Image: UN Human Rights / ForensicArchitecture.
Like so many incidents that have cut across five years of Obama's covert drone campaign, details about the March 17, 2011, airstrike in Datta Khel, North Waziristan, Pakistan, have always been murky at best.
We know a number of men showed up to a traditional jirga community gathering to settle a dispute, and that the elders sat in two large, adjacent circles in an open field near Datta Khel's bazaar. We know the CIA believed there were Taliban militants holed up in a nearby compound. We know a US drone had taken out between four to five people the day prior just outside Datta Khel, and that on the following morning, March 17, another round of missiles whirred down from high above, exploding over the field. We know Pakistan's government decried the second strike, as the jirga had been authorized by the country's military.
But that's it. The dust never fully settled. Even since, we've been faced with more questions than answers, this in large part due to a lack of compelling on-the-ground images and video of both the strike and immediate aftermath. How do we piece together a comprehensive understanding of deadly counterterror operations the US still keeps shrouded in secrecy—of the true scope of what really happened that day in Datta Khel—without much to go on?
It's a challenge that has hung over Ben Emmerson, the UN Special Rappoteur on the promotion and protection of human rights and fundamental freedoms while countering terrorism. Over the past year, Emmerson has plumbed the depths of the shadows wars, the end goal being to offer recommedations regarding the duty of certain nation states to carry out independent, impartial investigations into their respective counterterror operations. To that end, he turned an eye to evaluating allegations that remotely piloted hunter-killer drone strikes have caused disproportionate rates of civilian casualties throughout the Middle East and Horn of Africa.
At a concise 22 pages, Emmerson's final report is worth a close read. Likewise the inquiry's interactive companion website. Built in collaboration with SITU Research and team over at Forensic Architecture, it offers unprecedented forensic profiles of 30 known strikes generating drone strike evidence in "the absence of on-the-ground images by cross-referencing a variety of materials from witness declarations, press reports, satellite imagery, and local expertise," the website states.
One of the more striking facts corroborated by this methodology: Among the dead in Datta Khel were over 40 civilians. But how can we be so sure?
Before and after satellite photos of Datta Khel, above, show a rectangular space lined by the buildings that make up the bazaar. The images show a space that would've been fit for a few dozen people to congregate, and are consistent with eyewitness reports of the aftermath.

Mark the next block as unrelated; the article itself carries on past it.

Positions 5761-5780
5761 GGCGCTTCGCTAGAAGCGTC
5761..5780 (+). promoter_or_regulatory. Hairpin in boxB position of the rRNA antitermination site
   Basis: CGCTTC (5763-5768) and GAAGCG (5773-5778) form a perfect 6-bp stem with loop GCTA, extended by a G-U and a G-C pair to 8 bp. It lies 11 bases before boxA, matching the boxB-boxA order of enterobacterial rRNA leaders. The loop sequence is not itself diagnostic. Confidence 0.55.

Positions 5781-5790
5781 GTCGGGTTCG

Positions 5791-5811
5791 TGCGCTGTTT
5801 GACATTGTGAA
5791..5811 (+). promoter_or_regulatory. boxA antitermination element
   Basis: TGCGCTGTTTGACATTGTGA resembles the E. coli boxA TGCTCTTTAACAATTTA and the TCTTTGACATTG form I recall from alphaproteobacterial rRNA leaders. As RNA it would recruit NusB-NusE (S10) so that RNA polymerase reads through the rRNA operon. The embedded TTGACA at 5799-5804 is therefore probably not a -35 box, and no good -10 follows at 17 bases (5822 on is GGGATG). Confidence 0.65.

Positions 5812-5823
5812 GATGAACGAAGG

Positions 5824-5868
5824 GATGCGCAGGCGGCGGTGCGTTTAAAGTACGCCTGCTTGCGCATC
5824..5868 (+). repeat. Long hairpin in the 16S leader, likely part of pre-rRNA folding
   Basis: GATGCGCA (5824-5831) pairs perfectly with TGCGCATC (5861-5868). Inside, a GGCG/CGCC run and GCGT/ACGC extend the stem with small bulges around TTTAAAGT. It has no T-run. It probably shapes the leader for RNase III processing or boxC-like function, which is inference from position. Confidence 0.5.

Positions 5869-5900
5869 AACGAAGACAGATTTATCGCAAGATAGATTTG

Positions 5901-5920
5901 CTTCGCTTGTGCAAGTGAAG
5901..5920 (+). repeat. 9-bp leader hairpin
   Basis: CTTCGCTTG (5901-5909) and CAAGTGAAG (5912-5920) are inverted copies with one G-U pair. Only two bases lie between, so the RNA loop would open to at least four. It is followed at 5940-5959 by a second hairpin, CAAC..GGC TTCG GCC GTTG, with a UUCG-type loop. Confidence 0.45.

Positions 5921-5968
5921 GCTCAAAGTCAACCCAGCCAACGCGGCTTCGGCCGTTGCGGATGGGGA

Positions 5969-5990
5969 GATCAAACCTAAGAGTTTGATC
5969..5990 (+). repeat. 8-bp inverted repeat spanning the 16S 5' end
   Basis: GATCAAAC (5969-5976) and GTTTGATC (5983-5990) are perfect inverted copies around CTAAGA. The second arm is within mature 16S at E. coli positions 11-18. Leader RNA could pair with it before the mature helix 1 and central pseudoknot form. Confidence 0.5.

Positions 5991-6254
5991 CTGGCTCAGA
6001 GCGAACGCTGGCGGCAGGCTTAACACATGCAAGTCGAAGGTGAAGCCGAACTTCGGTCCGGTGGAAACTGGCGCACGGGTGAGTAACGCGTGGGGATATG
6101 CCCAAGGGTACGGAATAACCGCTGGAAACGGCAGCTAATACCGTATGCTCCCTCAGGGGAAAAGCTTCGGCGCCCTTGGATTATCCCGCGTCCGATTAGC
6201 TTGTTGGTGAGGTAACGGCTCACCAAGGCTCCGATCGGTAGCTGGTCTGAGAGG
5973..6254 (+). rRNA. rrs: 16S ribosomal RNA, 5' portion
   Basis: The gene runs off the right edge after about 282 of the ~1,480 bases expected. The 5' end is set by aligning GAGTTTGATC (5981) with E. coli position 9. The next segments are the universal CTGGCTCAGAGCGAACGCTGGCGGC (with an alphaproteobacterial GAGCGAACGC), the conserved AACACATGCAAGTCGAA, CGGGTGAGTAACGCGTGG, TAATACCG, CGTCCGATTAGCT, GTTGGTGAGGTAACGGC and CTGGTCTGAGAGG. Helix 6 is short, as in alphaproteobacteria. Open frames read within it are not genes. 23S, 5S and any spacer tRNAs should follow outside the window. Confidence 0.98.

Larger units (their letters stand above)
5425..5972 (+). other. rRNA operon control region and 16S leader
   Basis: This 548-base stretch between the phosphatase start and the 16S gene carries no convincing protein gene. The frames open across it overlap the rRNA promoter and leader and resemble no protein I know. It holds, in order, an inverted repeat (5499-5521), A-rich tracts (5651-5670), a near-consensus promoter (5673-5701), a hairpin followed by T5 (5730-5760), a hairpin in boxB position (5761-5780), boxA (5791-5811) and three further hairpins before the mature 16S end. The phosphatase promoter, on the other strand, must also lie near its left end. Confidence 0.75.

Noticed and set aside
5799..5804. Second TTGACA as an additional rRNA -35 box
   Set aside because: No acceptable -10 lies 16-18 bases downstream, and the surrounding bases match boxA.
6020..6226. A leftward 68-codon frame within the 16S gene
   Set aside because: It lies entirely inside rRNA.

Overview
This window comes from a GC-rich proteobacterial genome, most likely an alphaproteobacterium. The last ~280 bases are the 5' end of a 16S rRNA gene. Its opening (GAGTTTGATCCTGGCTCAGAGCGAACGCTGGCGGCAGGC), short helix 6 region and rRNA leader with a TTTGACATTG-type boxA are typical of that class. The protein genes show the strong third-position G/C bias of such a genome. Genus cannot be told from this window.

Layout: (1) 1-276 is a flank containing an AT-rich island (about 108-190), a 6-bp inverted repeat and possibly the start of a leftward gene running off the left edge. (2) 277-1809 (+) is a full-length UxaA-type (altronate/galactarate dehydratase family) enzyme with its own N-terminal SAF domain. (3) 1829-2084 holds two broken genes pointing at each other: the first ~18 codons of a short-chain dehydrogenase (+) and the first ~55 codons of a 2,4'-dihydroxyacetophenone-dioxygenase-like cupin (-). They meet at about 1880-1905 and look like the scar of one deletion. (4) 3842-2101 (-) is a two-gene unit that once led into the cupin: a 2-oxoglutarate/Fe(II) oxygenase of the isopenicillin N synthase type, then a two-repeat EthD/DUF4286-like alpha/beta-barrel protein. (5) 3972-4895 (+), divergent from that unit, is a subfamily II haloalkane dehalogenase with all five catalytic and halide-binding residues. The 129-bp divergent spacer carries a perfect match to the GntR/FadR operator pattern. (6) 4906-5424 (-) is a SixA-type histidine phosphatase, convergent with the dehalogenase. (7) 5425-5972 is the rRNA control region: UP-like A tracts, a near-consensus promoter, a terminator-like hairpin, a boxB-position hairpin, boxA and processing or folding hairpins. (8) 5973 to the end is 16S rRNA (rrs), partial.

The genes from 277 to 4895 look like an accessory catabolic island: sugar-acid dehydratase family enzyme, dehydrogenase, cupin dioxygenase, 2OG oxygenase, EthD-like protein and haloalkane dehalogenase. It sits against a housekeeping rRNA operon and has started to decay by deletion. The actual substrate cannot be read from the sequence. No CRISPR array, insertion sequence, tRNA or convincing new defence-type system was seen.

Punch in closer on the after image, and you can see signs of "surface disturbance and discoloration" where the drone's missiles are believed to have hit. See the two mounds encircled in the close up? Those are possible impact craters. According to witness acounts, the craters are set 3.6 meters apart:
Digging deeper into the impact analysis, the inquiry notes how there would've been little to break the outward explosive force of the strike. This happened in a field, after all.
In other words, the blast radius of a Hellfire missile (the signature payload of the Predator and Reaper drones used by both the Pentagon and the CIA, which as of late 2013 had resumed drone strikes in Pakistan's more populated areas), which can stretch out to 20 meters, spared no one. There was nothing to absorb the blow, a fact "borne out," the inquiry states, "by a survivor's description of being thrown 7 meters from where they were sitting."
And then there are those who surveyed the immediate aftermath of the attack. Here's just one account of the carnage, from a man the inquiry cites only as "Witness 3":
When I reached that place, the situation was very bad. There were still people lying around injured. The tribal elders who had been killed in the strike could not be identified because there were body parts strewn about. The smell was awful.
The sobering reality is that he could've been talking about Mir Ali, Gaza City, Jaar, Miranshah, or any other city that's fallen in the crosshairs of America's remote, robotized shadow wars. The Datta Khel airstrike is arguably the most notorious US drone attack, but it's just a drop in the bucket. It's one of five case studies included in Emmerson's landmark report—which poses a lot of questions we'd do well to think long and hard about—and can be viewed here.
Of course, there are still more holes than we'll probably ever know exist. Some may not ever be filled. But the new forensics of drone strike investigations is a good start. Finally, something to go on.